Most of us have been pestered by robocalls.
“We get about 40 a week,” says Bob Jacobsen.
Many of them scams. This year alone, Americans have received over 54 billion of them, up from 48 billion last year.
“I get calls about loans, student loans, I get calls about IRS, Social Security,” says Richard Sinay, a Palm Desert resident.
“They say there might be something free in the beginning of it but at the end they always want to say, ‘oh well you can make a donation of so and so if you have your credit card handy’ … they’re irritating,” says Ryan Dunlop from Indian Wells.
“Suspicious activity with my Social Security and then they proceed to go on for me to put in my Social Security,” says Jacob Avena from Bermuda Dunes.
They have a way of getting under our skin
“It’s annoying because they call constantly about inane stupid things that they want you to do,” says Jacobsen.
But a bill called the “Traced Act” just passed in the House of Representatives and has bipartisan support that could put a stop to robocalls. It requires phone companies to verify where calls are coming from, lets customers block them for free and has stiff penalties for those who violate the law both with criminal prosecutions and thousands in fines.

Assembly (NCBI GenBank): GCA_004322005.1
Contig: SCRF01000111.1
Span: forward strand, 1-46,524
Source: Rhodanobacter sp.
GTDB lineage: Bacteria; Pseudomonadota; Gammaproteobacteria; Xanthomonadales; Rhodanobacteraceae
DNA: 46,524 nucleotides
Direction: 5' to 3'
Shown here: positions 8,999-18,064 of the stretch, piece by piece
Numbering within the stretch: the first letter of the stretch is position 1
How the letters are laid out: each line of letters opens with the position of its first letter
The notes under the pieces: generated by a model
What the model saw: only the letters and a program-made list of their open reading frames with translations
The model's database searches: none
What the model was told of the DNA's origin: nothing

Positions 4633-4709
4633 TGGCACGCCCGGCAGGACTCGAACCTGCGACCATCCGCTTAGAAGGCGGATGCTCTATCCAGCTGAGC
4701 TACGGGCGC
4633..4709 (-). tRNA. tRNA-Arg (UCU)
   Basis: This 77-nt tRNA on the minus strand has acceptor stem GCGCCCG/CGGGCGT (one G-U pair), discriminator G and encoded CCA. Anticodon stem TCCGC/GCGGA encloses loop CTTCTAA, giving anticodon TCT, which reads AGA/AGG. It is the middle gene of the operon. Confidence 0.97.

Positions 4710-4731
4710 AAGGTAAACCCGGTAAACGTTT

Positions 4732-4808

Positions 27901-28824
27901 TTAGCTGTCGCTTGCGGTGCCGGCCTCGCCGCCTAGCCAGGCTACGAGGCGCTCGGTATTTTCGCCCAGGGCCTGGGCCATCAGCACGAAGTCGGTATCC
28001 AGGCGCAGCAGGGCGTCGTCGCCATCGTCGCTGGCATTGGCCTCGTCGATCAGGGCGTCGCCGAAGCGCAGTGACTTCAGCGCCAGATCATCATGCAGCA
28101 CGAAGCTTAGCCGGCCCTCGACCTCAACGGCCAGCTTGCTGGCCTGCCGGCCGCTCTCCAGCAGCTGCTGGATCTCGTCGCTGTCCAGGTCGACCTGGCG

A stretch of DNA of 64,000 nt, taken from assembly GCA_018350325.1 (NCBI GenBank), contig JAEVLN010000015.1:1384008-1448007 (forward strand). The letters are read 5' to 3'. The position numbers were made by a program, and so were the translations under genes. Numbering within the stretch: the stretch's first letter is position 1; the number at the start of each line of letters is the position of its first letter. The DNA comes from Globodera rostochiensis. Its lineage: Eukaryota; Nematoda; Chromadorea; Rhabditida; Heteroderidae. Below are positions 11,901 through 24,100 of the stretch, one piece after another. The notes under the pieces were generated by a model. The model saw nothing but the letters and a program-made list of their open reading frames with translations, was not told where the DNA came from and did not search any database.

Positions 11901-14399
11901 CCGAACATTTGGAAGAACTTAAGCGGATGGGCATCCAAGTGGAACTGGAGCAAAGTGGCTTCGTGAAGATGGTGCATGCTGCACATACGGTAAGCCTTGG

Congressman Raul Ruiz, (D-CA), says he supports the bill, “Robocalls are annoying. What’s worse, is that many are targeted to seniors as scams that can cause financial harm. I voted for the TRACED Act to better protect seniors and families from unwanted robocalls.”
“I’m thrilled … long overdue,” says Jacobsen with a chuckle.
They’re not just annoying, they swindle Americans out of millions of dollars every year.
And while some sound convincing, law enforcement warms people never to give your your Social Security number, credit card, bank account or any information over the phone. They also warn against giving people payments with gift cards. These are all scams and they increase over the holiday season. Stay vigilant, ignore the calls or just hang up.